Island Brave battles to Old Borough Cup victory

Island Brave lived up to his name to claim victory in a thrilling renewal of the Betfair Exchange Old Borough Cup at Haydock.

Heather Main’s stable star had not managed to get his head in front in seven previous outings this season, but a change of tactics brought about a change in fortunes on Merseyside.

Ridden from the front by Silvestre de Sousa, the 10-1 shot looked booked for minor honours at best when passed by the strong-travelling 4-1 favourite Noble Masquerade inside the final two furlongs.

But Island Brave was not done with as he battled back tenaciously to retake the lead and he had just enough in reserve to hold the fast-finishing pair of Alright Sunshine and Nicholas T at bay by half a length and a nose respectively.

Winning owner Donald Kerr said: “That was a fantastic – a great result.

“We dropped him back in trip as it was good to firm ground and that’s what he wants.

“I thought Silvestre gave him a brilliant ride. I was a little bit worried when the other horse passed him, but he fought back.

“We usually hold him up. I think this is the first time he’s made the running since he won his maiden at Lingfield (in 2017).

“This is his 11th win. We’ve had him since he was a breeze-up horse and he’s been a great horse for the yard.”

Golden Flame (9-1) benefited from a power-packed ride from Joe Fanning when winning the £100,000 “My Odds Boost” On Betfair Handicap.

Down the field in the Melrose Handicap at York last month, Mark Johnston’s charge bounced back to form in this smaller field – digging deep when pressed by Praiano to prevail by a length.

Fanning said: “It’s nice fast ground and he was able to bowl along there and was happy in front.

“He stayed really well and I was never in danger really – he was always doing enough.”

Paddy Power cut Golden Flame to 20-1 from 33-1 for the Cesarewitch at Newmarket next month.

Golden Flame on his way to victory at Haydock
Golden Flame on his way to victory at Haydock (David Davies/PA)

Johnston’s assistant, Jock Bennett, said: “He was the last one off the bridle there and he just had to stick it out.

“He won early on (this season), we’ve aimed at some of the bigger handicaps and he’s come good to day in a small field and getting his own way from the front.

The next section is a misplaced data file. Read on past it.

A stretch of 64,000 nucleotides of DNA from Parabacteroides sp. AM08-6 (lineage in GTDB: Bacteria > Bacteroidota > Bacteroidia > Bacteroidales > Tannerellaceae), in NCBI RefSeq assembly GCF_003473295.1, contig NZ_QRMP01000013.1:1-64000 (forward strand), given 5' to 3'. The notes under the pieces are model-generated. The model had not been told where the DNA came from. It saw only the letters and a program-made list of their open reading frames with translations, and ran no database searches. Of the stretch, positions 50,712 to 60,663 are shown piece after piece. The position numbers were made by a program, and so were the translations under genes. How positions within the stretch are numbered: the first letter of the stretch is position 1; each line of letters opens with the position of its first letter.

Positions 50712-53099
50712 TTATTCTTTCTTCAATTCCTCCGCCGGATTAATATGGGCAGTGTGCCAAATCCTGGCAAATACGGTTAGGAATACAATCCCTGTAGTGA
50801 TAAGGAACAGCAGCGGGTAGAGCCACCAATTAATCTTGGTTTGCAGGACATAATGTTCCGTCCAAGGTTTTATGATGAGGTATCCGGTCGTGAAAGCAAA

“He’s only a three-year-old, but like anything of ours, they’re always better when they go up in trip.

“It looked as though he stayed every inch of the mile and three-quarters and looks like he will get further.

“The Cesarewitch will be a different sort of race on soft ground. I think we’re a long way off that, so we’ll just go home and reassess him and take it from there.”

Captain Haddock not for catching in Amateur’s Derby

Henry Main steered Captain Haddock to a victory he is unlikely ever to forget in the Amateurs’ Derby at Epsom.

Trained by the rider’s aunt, Heather Main, Captain Haddock was a 5-1 shot to strike gold in a mile-and-a-half handicap that has previously been won by record-breaking amateurs like Patrick Mullins and Jamie Codd.

Cemhaan, ridden by Matthew Ennis, was the 6-5 favourite, but he did his chances no favours by completely blowing the start, which briefly left him adrift of the field.

The market leader – owned by the rider’s parents Charles and Claire together with his godmother, Louisa Talbot – made inroads to move into contention from the home turn, but was ultimately unable to reel in Captain Haddock, with Main, 18, punching the air as he and his mount passed the post with four lengths in hand.

A picture to take pride of place in the Main family album
A picture to take pride of place in the Main family album (PA)

Main said: “I kind of felt like I was dreaming. It is the stuff of dreams. I love the horse to bits. I can’t thank my parents enough and Louisa. It is one of the best feelings I’ve ever had, put it that way.

“I got him out and he got in a nice position behind Simon’s (Walker) horse (Great Esteem) and he was flat out the whole way really.

“I thought going into the straight we would be outpaced, but he changed gear and he did it really well. He was pricking his ears going to the line and it is a bit of a dream really doing it on this course.

“My parents own the horse with Louisa Talbot and my aunt is the trainer, so it is a family affair and it feels great.

“Not until the moment I crossed the finish line did I think I had won, as I had a feeling something was going to come and get me.”

While Main can now boast a victory at Epsom Downs on his CV, his next ambition involves switching codes.

He added: “My next goal is to have a first ride over jumps. I did a lot of pony racing and had 60 rides pony racing and got the bug for it then.

“That is where it all started really. It is great my dad owns the horse and he has taught me a lot.

“This is a bit of a fairytale.”

William Muir enjoyed Coronation Cup glory earlier in the season with stable star Pyledriver – but was almost equally as thrilled to land the seven-furlong Stanley Wootton Handicap with Firepower.

Muir, who trains in partnership with Chris Grassick, said of the 13-2 winner: “This means a lot and the Coronation Cup is just in front of it.

“Pyledriver is dead easy and is like driving a train and this one is not. It took every bit of thought I’ve had since starting training in 1990 to get him right and hopefully the horse can continue.

“I’m absolutely buzzing. This is the biggest feat I’ve had as he has just been a horse that has taken me time to get him to just chill out, but he has now got there.

“Coming here today after Newbury I thought ‘we are in business’. The lads that ride him have done a fantastic job on him as he is so chilled out now.

“The horse has an immense amount of ability it has just been about getting his mind right.”